As if to underscore that point, the Center for American Progress pointed out that “between 2000 and 2008, China graduated 1.14 million people in the STEM, or Science, Technology, Engineering and Math, subjects; the United States graduated 496,000.”
But instead of dramatically upping our investment in our children’s education so that they’ll be able to compete in a future that has more educated foreign job seekers, we seem to be moving in the opposite direction. A White House report issued last Saturday noted that:
“Since the end of the recession in June 2009, the economy lost over 300,000 local education jobs. The loss of education jobs stands in stark contrast to every other recovery in recent years, under Republican and Democratic administrations.”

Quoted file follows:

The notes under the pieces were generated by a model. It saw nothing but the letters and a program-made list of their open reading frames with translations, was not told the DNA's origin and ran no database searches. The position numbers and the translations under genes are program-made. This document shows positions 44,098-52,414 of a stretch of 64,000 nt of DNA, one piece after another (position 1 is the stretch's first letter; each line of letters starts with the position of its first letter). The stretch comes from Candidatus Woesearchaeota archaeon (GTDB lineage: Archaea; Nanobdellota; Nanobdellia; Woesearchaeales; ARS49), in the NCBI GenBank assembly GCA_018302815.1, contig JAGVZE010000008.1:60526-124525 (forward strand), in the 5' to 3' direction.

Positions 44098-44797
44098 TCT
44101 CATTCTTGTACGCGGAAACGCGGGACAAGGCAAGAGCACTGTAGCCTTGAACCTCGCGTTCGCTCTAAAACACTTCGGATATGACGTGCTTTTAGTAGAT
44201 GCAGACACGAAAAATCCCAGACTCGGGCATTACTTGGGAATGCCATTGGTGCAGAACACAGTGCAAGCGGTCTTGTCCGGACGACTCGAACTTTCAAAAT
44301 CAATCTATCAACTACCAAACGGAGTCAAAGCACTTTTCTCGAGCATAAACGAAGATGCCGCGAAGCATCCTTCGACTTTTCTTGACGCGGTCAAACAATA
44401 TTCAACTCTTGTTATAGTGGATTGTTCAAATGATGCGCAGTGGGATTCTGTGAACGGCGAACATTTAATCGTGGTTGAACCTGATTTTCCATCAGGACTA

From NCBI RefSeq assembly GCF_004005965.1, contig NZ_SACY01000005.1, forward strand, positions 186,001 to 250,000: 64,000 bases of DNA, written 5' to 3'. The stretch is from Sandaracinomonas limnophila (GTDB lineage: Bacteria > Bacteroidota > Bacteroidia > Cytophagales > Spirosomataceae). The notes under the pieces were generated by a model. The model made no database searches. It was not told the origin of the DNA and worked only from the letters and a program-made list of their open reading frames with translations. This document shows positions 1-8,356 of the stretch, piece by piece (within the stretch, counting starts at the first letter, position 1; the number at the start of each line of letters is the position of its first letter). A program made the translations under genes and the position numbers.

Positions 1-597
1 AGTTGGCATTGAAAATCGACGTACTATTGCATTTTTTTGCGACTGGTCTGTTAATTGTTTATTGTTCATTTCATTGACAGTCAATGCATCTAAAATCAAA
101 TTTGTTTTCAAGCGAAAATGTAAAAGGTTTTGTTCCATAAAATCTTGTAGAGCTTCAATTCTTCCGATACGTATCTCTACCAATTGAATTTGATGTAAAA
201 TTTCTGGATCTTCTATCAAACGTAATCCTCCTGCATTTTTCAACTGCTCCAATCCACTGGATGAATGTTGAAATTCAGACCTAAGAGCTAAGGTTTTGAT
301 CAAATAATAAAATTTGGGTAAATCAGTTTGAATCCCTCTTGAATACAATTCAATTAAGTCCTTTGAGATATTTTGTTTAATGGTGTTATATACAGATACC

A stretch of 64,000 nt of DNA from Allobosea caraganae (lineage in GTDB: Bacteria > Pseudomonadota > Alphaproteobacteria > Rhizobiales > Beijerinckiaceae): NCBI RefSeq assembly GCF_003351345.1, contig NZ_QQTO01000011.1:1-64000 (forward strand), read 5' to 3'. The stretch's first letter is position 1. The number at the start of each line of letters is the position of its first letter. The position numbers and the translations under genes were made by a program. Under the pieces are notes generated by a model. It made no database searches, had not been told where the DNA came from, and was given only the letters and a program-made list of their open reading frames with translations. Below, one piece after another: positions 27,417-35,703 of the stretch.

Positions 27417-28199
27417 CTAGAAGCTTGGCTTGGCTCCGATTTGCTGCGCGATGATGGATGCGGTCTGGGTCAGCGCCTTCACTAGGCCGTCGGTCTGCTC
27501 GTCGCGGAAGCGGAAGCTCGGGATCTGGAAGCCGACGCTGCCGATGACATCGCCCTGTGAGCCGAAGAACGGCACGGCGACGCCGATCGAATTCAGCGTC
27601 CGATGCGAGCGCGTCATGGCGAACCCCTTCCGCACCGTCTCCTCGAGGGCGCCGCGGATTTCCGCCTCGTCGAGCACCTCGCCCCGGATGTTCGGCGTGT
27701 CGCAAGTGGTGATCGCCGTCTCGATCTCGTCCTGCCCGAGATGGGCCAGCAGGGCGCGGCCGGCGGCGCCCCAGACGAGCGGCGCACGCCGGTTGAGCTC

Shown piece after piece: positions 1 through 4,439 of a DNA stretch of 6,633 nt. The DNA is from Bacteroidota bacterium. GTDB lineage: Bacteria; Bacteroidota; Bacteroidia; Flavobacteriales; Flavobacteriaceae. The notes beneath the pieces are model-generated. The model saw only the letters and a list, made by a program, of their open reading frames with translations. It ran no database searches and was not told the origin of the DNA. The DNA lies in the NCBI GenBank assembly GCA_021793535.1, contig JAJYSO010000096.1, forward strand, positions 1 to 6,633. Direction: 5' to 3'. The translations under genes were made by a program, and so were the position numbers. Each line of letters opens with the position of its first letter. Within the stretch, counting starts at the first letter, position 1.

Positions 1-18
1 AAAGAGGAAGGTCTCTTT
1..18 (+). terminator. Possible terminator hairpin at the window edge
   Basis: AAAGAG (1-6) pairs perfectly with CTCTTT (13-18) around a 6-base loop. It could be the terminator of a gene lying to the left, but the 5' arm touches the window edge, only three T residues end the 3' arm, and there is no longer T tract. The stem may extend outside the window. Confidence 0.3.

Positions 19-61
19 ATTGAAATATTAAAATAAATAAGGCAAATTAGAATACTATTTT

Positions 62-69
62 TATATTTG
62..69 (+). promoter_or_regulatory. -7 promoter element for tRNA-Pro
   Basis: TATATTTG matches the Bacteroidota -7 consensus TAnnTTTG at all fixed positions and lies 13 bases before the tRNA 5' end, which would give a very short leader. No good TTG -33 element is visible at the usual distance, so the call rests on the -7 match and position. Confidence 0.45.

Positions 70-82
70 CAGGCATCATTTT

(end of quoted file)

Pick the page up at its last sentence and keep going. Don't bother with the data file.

Thankfully, nearly all the comments do a terrific job of shredding Friedman's (and Mish's) arguments. Be sure and click on the Reader Picks tab – it’s much more informative than reading the actual column. Just for starters:
(1) Will the number of higher-skill jobs created equal the number of low-skill jobs eliminated?
(2) Will the higher-skill jobs created pay more than the low-skill jobs eliminated and just where will the net increase in revenue to pay those higher salaries come from?
I guess that's three questions. Sorry.